As you can see, simply inserting something cold into the flame causes it to turn orange. Now a huge effect here either, but that's because I was one-handing the photo and the knife isn't properly positioned. The humidifier does this by inserting a mist of water over the entire area.

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    "the knife will have sodium" - of come on, at the absolute best-case limit it will not be enough to be visible, and especially not enough to explain the fact that it will continue to be orange all day long if you care to hold it in that long. And what do you think is happening in the stove? Those "logs" are almost 30 years old and burn orange as long as the stove is running. The sodium explaination is completely implausible in both instances, or the hundreds of other objects you might try. Have you actually tried this, with anything? – Maury Markowitz Nov 18 at 14:53
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    @MauryMarkowitz "especially not enough to explain the fact that it will continue to be orange all day long if you care to hold it in that long" .. if the temperature of the object really was the reason, shouldn't it have heated up enough for the flame to lose that orange colour by then? – muru Nov 19 at 7:04
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    This might be correct; but the justification seems extremely weak to me. If the issue was with the temperature; why don't the logs start with an orange flame when the temperature distribution is greatest? Why does the knife keep the flame glowing red even when it's allowed to reach closer to equilibrium. I think this is closer than the accepted answer; but at the same time isn't really any more justified. – JMac Nov 19 at 15:23
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    @MauryMarkowitz You have clearly never tried to stop experiments being upset by sodium flame contamination. First, sodium is everywhere (glass, for example) and a very, very small amount gives a visibly detectable flame colour. The logs are probably made from a sodium-containing ceramic. Don't speculate about things you have no experience of. Every glassblower knows you are wrong in practice. – matt_black Nov 19 at 21:15
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    This answer doesn't really say anything as to why humidifiers cause the flame to change color, it just shows that you can also partially change the color of a flame by inserting something into it, but does not prove that the mechanism by which the knife/logs change the color is the same as the one from the humidifier. – Herohtar Nov 20 at 18:54

Little bit of every thing here. But I would certainly not ignore CO. Remember gas comes out under pressure, and if any passes through the heat of the flame before being completely oxidized, you get CO. Presence of sodium could contribute, I would test with distilled water first. But water droplets would cool the flame faster by drawing heat to evaporate. Get a CO meter, and open the windows!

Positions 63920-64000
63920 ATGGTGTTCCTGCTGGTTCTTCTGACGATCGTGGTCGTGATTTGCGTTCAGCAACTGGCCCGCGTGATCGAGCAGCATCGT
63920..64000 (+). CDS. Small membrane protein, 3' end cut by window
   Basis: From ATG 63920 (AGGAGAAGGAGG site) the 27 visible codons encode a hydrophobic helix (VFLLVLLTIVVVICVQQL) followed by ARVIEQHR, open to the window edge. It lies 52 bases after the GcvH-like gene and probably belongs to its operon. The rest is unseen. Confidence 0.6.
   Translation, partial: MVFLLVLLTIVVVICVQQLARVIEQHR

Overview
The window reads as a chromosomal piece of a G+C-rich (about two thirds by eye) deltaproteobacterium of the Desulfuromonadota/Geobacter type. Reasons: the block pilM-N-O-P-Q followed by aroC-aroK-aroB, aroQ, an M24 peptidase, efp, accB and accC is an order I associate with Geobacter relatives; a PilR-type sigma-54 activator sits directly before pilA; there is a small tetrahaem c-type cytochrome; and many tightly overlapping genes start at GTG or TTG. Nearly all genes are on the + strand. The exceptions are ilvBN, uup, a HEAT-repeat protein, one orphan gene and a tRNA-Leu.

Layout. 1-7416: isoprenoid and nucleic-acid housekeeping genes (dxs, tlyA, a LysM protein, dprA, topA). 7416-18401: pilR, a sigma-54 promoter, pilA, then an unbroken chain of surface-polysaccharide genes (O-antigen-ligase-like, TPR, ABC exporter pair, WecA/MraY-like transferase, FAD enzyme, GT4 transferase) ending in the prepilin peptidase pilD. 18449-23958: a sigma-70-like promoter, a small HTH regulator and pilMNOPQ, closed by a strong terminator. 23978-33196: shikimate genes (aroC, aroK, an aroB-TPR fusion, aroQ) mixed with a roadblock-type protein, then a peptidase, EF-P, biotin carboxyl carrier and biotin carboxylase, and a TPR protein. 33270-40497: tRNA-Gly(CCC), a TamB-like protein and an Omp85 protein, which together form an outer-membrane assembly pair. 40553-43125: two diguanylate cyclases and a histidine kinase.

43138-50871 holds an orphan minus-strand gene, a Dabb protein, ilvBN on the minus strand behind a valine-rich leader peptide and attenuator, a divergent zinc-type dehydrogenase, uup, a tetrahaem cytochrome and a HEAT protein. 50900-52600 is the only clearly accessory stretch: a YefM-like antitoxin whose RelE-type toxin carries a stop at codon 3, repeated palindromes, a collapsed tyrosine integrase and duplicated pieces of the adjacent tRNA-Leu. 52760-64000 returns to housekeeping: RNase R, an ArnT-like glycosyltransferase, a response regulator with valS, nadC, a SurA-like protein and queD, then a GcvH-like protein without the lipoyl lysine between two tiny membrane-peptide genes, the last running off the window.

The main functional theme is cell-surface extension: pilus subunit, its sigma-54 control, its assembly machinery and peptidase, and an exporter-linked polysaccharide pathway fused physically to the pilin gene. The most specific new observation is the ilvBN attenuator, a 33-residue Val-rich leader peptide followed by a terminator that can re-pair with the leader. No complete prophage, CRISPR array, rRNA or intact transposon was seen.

The humidifier increases the percentage of water vapour in the air, which decreases the percentage of oxygen. The deficit of oxygen makes the burning of the gas less efficient, with the orange flame that also indicates a higher amount of CO in the exhaust gas.

Make sure to increase ventilation when you see orange tips on the flames.

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    The humidifier surely isn't displacing any significant amount of oxygen. – David Richerby Nov 18 at 12:24
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    If you're going to disagree with me, do it with metrics. – Douglas Held Nov 18 at 16:45
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    That's why there are so many reports of humidifier deaths, right? – immibis Nov 19 at 3:41
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    @DouglasHeld: There is 21 % of Oxygen in air. The saturation vapor pressure for humidity corresponds to approx 3 % of absolute concentration at room temp. (beyond that there will be "rain"). So there will not be a significant decrease of oxygen. It is not possible. Practically the humidifier will also not be able to come even close to the 3% (more likely between 1 - 2 %). – Andreas H. Nov 19 at 16:32
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    @user71659 You can't compare pressurized pipework leaks with superheated vapour to a tabletop humidifying unit. Those are not humidifiers, and do not act like them. In that case, the pressure is built up far above atmospheric, so the vapour can take up a far higher percentage of the air which is kept at a lower pressure. You need situations like exploding heated and pressurized pipes in fairly enclosed spaces to have something like that happen. – JMac Nov 19 at 21:05

protected by David Z Nov 19 at 2:18